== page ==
By Emily Bernhardt, LSW
Divorce impacts both parents and children within a family. Depending on a child’s age when divorce occurs, it can affect a child’s behavior in different ways. Learning the most common effects of divorce can guide parents through difficult interactions and can also help lessen the stress your child may be feeling.
While infants and toddlers may not fully understand what is happening when it comes to divorce, they can sense when there is tension between their parents. This can cause irritability and could cause your child to become clingy and insecure. This can also lead to regression that may look like a developmental delay.
When it comes to the infant and toddler age range, it is best to provide as much consistency as possible so your child can feel familiarity and stability. Your child may also need extra attention and reassurance. If your child is a toddler, it is a good idea to explain the divorce to them using words they can easily understand.
Preschoolers and kindergarteners will often feel confused about their parents’ divorce and may even feel responsible. It is important to explain the divorce in simple, concrete ways, such as where the child will stay, how often they will see each parent, etc.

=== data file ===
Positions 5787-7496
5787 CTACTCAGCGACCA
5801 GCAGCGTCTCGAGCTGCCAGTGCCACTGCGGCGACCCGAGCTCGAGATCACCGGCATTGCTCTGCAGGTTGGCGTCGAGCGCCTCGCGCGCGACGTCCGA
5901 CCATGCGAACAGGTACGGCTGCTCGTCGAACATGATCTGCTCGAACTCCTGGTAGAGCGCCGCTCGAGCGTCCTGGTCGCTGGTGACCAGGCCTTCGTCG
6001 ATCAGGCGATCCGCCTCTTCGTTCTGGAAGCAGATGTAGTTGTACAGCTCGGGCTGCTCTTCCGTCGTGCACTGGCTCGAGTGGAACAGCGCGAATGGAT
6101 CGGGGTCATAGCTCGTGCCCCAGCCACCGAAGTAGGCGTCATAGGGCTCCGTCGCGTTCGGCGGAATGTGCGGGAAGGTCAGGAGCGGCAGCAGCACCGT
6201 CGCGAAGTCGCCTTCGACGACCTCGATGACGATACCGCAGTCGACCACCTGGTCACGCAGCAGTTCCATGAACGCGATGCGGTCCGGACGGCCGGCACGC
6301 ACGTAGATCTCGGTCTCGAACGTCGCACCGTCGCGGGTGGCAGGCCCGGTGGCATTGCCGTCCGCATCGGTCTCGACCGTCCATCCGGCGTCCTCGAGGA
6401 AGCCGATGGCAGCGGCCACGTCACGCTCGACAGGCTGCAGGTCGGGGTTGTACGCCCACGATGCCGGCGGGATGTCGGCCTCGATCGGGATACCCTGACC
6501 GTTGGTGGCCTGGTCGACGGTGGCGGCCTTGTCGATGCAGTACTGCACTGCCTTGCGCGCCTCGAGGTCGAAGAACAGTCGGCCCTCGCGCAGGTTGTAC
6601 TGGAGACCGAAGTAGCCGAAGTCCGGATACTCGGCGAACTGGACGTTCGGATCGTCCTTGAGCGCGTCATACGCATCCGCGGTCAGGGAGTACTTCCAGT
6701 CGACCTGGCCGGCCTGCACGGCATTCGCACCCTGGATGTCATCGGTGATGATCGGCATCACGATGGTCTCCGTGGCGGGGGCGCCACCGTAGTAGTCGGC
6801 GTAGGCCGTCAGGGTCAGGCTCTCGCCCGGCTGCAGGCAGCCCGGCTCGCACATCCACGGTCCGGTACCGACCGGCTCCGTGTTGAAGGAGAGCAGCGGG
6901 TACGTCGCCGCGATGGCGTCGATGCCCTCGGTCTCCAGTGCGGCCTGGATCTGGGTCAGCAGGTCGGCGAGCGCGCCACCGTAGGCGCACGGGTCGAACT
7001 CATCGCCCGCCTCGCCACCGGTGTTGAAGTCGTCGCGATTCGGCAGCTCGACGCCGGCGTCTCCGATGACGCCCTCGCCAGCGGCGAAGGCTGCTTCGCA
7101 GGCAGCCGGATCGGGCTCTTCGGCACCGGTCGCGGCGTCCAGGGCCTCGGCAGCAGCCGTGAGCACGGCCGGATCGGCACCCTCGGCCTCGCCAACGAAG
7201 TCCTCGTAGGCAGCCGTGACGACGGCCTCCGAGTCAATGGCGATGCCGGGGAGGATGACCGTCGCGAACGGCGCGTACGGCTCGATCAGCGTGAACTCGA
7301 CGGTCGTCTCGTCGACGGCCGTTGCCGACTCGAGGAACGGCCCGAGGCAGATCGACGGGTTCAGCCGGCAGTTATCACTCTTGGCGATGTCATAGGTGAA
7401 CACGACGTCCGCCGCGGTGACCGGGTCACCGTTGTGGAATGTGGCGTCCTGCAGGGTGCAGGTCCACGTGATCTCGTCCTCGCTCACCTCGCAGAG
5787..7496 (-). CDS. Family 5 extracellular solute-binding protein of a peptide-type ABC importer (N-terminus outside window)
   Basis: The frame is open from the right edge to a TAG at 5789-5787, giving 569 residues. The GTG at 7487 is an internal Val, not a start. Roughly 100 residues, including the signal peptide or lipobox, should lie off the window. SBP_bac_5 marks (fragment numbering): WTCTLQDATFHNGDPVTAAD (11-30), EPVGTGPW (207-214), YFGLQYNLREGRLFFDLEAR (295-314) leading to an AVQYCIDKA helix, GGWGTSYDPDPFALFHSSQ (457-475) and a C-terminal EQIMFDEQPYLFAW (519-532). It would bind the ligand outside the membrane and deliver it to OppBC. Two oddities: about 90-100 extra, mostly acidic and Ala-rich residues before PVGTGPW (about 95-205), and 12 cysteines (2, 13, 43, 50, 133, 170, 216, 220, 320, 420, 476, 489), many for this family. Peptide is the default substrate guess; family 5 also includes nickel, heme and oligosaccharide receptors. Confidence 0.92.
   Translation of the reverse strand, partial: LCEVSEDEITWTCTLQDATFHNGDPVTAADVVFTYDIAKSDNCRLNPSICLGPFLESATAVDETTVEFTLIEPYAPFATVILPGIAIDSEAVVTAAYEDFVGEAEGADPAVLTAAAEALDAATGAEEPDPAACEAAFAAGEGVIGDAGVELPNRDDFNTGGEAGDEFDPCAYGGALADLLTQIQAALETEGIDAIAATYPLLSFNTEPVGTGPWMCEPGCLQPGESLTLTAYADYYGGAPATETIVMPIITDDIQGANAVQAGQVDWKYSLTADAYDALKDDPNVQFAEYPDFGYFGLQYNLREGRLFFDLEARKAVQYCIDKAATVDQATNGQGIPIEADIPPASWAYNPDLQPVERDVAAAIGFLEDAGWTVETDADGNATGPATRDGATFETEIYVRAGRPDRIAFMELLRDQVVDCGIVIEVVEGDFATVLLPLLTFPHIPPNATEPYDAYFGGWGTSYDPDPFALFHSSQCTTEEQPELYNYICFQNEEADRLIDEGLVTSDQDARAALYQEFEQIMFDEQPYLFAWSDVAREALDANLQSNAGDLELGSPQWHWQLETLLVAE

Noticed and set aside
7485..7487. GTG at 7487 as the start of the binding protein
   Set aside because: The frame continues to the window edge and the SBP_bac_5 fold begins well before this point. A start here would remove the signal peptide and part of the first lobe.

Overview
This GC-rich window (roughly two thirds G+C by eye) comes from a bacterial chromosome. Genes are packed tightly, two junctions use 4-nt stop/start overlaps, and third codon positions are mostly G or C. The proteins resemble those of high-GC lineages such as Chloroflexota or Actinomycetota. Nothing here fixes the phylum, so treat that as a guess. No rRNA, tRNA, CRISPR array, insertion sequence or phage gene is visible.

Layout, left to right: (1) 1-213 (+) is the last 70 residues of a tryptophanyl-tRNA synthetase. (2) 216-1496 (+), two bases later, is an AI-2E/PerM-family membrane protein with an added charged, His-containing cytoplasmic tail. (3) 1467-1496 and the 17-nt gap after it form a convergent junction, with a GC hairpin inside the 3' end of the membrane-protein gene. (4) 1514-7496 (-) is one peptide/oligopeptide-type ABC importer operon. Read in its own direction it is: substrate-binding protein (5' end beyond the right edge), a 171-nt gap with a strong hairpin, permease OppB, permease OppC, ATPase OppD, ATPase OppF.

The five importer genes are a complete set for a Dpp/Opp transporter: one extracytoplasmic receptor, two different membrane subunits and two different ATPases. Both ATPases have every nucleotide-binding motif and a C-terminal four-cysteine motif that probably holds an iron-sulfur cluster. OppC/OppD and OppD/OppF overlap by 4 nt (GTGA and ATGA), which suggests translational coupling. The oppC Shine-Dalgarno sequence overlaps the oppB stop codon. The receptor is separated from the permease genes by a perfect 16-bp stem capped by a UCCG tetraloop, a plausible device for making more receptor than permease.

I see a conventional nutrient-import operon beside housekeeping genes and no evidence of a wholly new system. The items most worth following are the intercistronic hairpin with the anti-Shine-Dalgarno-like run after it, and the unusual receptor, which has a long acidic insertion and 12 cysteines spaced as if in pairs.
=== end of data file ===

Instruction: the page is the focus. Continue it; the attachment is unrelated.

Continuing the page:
Parents should be prepared for their child to ask plenty of questions and should also make sure to answer each question as best as they can. Anger, anxiety, sadness, or even uncertainty of how to feel are all very common ways for children at this age to express themselves in this situation.
Children between the ages of 7 and 11 will be able to grasp the concept of divorce better at this age. Older children will also have a better understanding of their own emotions, which will likely cause them to be more affected by their parents’ separation. It is common for children to feel a sense of abandonment, causing them to attempt to stop the separation from happening.
As older children age, it can be common for them to place blame on one parent or take sides. Therefore, it is important to make sure the parents are engaging in clear communication and avoiding placing blame on one another.
Preteens and teenagers are more likely than younger children to place blame on someone. They may place blame on one or both parents, or they may even blame themselves. Teens and preteens may also begin to question the authority of the parents, especially the parent they do not live with on a regular basis. Anxiety, anger, sadness, and even acting out are common responses to divorce. It is best to have open communication with your child and to try and connect with them even more than before.
It is so important to be aware of the common effects divorce can have on children, so you can do your best to lessen the stress your child is feeling. Be aware, communicate with your child regularly, and give them the space to express how they are feeling. Creating positive interactions with your child through this change can make all the difference.